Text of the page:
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US Open men’s semifinalists battling for first Grand Slam title

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Disqualified from the U.S. Open, Novak Djokovic has flown back to Europe to get ready for next week’s Italian Open in Rome before attempting to dethrone Rafael Nadal as champion of the French Open, which is scheduled to start Sept. 21.

Roger Federer decided to rest his surgically repaired knee during the 2020 pandemic. But Friday’s U.S. Open’s men’s final four must go on despite a less-glamorous field of Dominic Thiem, Daniil Medvedev, Pablo Carreno Busta and Alexander Zverev.

Pray for ESPN and its ratings, but the tennis tenacity will rage — even without fans — as the four men left standing each vies for his first Grand Slam title.

“There is no Roger, Rafa, Novak, but there is Daniil, Sascha [Zverev] and Pablo now,” said Thiem, making his Open semifinals debut as the first Austrian to ever advance that far. “There are three other amazing players. Every single one of us deserves this first major title. Everybody will give it all. Once we step on the court, those other three are forgotten anyway.”

History will never forget Djokovic’s stunning boot after flicking a tennis ball that accidentally hit a female line judge, ending his unbeaten mark of 26-0 in 2020. But the Covid Open champion was always going to have an asterisk attached.

In fairness, Medvedev, 24, was expected to be on this stage after a breakout 2019 summer climaxed by an epic five-set loss to Nadal in the Open final.

In a time when fans still attended the Open, Medvedev was booed most of the tournament after an incident in which he angrily grabbed a towel from a ballboy. He subsequently egged on the crowd to jeer him.

The Medvedev-Thiem semifinal — No. 2-seed vs. No. 3-seed — is the headliner. The lanky, 6-foot-6 Russian has lost just three service games (65 of 68) all tournament and hasn’t dropped a set.

In fact, Medvedev hasn’t even been down a break in a set. Not an ace machine, he relies on terrific placement and moves around the court as good as anyone and owns deceptive firepower.

In contrast, Thiem’s forehand is considered as rock solid as there is on tour. It’s surprising Thiem hasn’t won a Grand Slam yet at age 27, as Nadal and Djokovic have owned him.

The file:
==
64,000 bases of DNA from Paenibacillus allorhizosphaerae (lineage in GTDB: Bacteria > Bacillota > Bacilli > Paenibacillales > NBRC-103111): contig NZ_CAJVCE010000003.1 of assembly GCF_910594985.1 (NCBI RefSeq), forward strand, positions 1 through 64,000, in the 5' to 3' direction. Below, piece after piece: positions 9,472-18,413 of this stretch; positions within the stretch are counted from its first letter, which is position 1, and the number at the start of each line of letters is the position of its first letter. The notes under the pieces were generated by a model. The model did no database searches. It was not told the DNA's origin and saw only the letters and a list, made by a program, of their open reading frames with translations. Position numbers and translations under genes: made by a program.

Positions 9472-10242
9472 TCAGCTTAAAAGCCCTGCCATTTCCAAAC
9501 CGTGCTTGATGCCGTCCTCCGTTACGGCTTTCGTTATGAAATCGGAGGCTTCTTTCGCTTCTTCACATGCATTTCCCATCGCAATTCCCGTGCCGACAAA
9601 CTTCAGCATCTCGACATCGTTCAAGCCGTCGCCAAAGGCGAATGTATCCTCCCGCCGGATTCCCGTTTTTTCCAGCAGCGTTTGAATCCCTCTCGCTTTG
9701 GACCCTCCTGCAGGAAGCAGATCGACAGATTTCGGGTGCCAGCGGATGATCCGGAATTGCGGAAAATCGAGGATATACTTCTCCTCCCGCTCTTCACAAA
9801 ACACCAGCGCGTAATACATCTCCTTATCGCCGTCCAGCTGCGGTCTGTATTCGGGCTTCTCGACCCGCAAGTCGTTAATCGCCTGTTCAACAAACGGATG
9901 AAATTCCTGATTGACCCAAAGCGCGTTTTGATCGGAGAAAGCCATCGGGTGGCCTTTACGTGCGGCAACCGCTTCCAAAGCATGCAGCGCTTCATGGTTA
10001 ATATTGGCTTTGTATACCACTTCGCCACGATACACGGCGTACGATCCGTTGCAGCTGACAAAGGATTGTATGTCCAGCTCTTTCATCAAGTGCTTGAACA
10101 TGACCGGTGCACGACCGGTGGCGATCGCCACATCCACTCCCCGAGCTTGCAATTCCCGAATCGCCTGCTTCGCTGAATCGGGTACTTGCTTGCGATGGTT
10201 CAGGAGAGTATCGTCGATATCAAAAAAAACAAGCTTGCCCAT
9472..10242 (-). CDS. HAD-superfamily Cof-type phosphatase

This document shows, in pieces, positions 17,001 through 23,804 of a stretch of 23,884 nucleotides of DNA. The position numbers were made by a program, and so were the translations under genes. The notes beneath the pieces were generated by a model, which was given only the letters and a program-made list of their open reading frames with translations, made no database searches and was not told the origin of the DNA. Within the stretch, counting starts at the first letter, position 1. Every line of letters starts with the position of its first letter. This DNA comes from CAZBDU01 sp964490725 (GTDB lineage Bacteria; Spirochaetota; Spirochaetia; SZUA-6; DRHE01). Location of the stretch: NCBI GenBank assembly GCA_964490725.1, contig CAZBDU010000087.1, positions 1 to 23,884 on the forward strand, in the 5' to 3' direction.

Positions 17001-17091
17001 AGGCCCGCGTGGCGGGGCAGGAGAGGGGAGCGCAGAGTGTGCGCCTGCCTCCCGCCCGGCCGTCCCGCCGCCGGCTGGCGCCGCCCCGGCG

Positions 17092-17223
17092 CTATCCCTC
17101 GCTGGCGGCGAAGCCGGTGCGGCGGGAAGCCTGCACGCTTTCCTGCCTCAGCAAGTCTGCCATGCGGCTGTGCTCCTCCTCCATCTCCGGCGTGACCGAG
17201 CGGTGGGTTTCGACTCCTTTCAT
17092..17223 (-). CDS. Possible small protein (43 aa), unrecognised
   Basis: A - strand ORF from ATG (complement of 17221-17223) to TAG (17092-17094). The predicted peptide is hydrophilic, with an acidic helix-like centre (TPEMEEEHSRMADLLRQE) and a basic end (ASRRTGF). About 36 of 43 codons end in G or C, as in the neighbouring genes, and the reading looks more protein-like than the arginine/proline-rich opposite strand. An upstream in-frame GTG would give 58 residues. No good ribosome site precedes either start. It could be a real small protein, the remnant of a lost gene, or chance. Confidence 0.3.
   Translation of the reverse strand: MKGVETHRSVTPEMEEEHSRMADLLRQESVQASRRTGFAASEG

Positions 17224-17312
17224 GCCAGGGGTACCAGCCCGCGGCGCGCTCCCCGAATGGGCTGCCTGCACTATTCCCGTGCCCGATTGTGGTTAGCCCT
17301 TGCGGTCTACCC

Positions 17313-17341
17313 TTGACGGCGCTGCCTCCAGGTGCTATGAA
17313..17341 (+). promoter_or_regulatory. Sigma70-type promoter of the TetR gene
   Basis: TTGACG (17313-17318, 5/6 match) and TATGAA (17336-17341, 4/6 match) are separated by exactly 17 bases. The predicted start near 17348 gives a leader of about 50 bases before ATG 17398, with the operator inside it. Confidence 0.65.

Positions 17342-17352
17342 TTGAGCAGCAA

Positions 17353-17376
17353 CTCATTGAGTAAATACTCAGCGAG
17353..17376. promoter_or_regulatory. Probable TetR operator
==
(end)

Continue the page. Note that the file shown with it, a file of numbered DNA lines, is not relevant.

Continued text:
“[Medvedev] comes very close to the big-three players in that he can play his top level, for doesn’t matter how long — four, five, six hours,” said Thiem, who holds a 2-1 edge in career matches, but lost their last outing, in Montreal last year. “That’s going to be really, really difficult. It’s going to be a big stage, even if it’s without fans. It’s going to be a great semifinals.”

In truth, Medvedev expected to gain at least the semifinals. He wasn’t on Djokovic’s half of the draw.

“In order to meet him, I would need to be in the final,’’ the Russian said. “Maybe I’m going to say to myself, ‘Yeah, this is an opportunity here, maybe bigger than if I would face [Djokovic earlier].’ ”

Medvedev had shoulder cramps in his quarterfinal straight-setter over Andrey Rublev and needed a trainer’s attention, but he claimed to be sound. A limber shoulder is the No. 1 key to serving big.

“The best way is to hit an ace, but you will not do it all the time,’’ Medvedev said. “If you don’t make an ace, you want to give yourself position to be in hold of the point. That’s what serve [is there] for.’’

In the other semifinal, Carreno Busta will be the underdog against the smoke-serving German fifth seed, Zverev.

Give the Spaniard credit for testing Djokovic in their fourth-round match, taking a 6-5 first-set lead. But it’s hard to imagine the Serbian wasn’t going to eventually send the 20th-seeded Carreno Busta packing.

Instead, Djokovic packed up and is across the pond as Flushing’s Final Four goes on without the No. 1 seed.

“It was a tough moment for Novak, for me, for tennis, for everybody, no?’’ said Carreno Busta, who made the 2017 Open semis. “[But] I think the rule is the rule.”

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